Review: An Adventurer’s Guide to the Bible

On Epiphany of this year (January 6th) the folks at the freshly minted Red Panda Publishing began their Kickstarter campaign to bring their “Adventurer’s Guide to the Bible” to life. That campaign is just about to wrap up, with less than 2 days left to back the project. And on all accounts it’s been successful thus far, with over 1000 backers and raising enough to unlock every single stretch goal.

This project takes the history and cultures of the Ancient Near East, the words of the Bible, and more legendary aspects of the Christian faith, and mixes them together to offer a new setting for D&D 5e adventures. The developers at Red Panda Publishing were kind enough to reach out to me and share a preview copy of their product, which included 138 pages of the module. That’s what I’m reviewing here.

Mixing real world religion and TTRPGs is a risky business. This is not a project that will appeal to everyone. Real world faith resists simplification and gamification. It’s simply too complex to get completely right. However, I have also experienced the richness and the fun that can come from drawing inspiration for your tabletop adventures from the Bible. In my opinion, to succeed at it takes both devotional sincerity and enough tongue-in-cheek willingness to wink at the whole endeavor and just have a bit of fun. From my experience with the material and the folks at Red Panda Publishing I think this project does just that. The Adventurer’s Guide to the Bible appears to be a thoughtful and sincere project coming from people who care about both matters of faith and having fun at the table.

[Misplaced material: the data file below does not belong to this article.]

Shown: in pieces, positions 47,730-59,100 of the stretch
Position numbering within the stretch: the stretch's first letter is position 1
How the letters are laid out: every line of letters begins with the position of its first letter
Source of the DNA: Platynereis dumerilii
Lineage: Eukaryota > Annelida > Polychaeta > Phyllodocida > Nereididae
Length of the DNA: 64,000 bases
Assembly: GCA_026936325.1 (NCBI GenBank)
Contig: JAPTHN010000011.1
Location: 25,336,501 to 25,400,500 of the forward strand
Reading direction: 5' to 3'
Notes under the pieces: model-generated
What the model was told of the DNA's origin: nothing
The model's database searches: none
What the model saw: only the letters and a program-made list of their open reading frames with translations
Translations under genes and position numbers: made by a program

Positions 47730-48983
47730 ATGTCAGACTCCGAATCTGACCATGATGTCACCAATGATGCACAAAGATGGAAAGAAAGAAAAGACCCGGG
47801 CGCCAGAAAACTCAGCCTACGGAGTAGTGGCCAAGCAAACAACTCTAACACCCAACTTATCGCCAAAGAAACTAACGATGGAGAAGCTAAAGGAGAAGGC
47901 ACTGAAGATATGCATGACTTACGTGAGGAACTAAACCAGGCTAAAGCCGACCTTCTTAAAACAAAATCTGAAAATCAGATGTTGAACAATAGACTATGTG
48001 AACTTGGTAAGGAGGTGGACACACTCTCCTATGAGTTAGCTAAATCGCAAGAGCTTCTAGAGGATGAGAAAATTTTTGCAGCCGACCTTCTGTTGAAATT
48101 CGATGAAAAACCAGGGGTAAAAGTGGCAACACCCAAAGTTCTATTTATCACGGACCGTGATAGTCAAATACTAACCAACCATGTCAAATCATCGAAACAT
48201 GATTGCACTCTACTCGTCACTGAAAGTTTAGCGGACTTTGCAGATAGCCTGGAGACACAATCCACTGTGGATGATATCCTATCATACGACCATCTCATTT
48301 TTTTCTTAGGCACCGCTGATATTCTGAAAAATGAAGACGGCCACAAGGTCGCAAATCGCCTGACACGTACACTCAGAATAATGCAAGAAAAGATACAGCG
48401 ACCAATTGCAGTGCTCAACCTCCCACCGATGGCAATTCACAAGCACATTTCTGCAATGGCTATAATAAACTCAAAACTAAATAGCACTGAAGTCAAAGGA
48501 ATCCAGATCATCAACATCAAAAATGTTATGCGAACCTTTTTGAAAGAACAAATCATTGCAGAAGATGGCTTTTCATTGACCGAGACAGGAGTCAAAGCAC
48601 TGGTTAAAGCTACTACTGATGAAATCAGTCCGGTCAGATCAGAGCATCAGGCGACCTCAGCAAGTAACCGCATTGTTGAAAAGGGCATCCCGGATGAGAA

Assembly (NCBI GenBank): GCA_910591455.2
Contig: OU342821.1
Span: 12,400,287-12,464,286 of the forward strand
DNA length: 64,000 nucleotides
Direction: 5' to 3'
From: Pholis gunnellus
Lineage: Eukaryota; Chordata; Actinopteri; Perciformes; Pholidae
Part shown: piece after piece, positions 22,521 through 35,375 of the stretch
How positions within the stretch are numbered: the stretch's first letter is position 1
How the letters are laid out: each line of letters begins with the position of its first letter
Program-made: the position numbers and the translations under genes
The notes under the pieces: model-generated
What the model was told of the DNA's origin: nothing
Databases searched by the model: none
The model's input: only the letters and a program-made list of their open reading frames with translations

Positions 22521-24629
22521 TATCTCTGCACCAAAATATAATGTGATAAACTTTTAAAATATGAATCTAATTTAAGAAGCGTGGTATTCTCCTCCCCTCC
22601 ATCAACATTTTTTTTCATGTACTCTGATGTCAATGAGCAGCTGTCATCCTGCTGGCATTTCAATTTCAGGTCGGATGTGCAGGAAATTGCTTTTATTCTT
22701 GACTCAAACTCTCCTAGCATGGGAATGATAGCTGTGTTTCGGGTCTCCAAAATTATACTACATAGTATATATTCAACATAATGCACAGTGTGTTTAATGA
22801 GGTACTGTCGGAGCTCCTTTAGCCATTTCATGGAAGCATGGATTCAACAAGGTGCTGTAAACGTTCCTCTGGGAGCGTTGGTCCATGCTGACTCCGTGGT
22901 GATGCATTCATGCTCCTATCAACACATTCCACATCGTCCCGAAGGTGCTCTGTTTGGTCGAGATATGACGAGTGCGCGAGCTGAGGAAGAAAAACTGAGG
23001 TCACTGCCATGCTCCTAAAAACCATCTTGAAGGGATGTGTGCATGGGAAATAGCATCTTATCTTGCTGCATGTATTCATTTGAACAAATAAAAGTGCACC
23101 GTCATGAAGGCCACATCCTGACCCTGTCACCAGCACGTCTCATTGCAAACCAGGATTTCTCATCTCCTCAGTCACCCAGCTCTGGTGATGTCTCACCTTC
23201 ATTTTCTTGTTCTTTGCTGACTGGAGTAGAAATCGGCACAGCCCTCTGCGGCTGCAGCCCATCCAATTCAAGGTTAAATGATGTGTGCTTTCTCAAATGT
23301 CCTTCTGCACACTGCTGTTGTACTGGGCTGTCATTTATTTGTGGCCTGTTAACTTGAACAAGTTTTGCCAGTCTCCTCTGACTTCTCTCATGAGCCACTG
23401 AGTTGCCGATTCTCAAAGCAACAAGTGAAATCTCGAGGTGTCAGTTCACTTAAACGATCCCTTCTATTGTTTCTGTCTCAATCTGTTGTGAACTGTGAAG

An inclusivist worldview.

One of the first questions I had when looking at AGttB was how they would handle representing other faiths within the world of the project. As a pastor/theologian/person of faith, I think one of the most interesting aspects of worldbuilding in any D&D setting is deciding what to do about deities. The section on “Gods of Your World” in the Dungeon Master’s Guide is ripe with different examples, from the loose pluralistic pantheon that is most common to an exclusivist monotheism to a world without gods that is powered by the force of ones philosophies.

This is a real world question too, one that scholars and people of faith debate about all the time. How do you intellectually comprehend the vast diversity of human religious experience? Generally the different approaches to this question fall into a trichotomy: exclusivism, inclusivism, and pluralism. If we think of diety as a mountain summit and a faith tradition as a mountain trail, exclusivism would tend to believe that there is one “correct” mountain and one “correct” trail, and that other trails lead to incorrect or false mountaintops. Pluralism would tend to posit that there are multiple “true” mountains and many true pathways up those mountains. Inclusivism would say that there’s one mountain, and that the many different paths are actually all pathways up the same mountain, and perhaps one of those pathways is the clearest route to the top. AGttB more or less takes that inclusivist approach. When various religions are encountered, they are generally understood to be worshipping the same God as Jesus is revealing, even if the practitioners of those religions might say otherwise.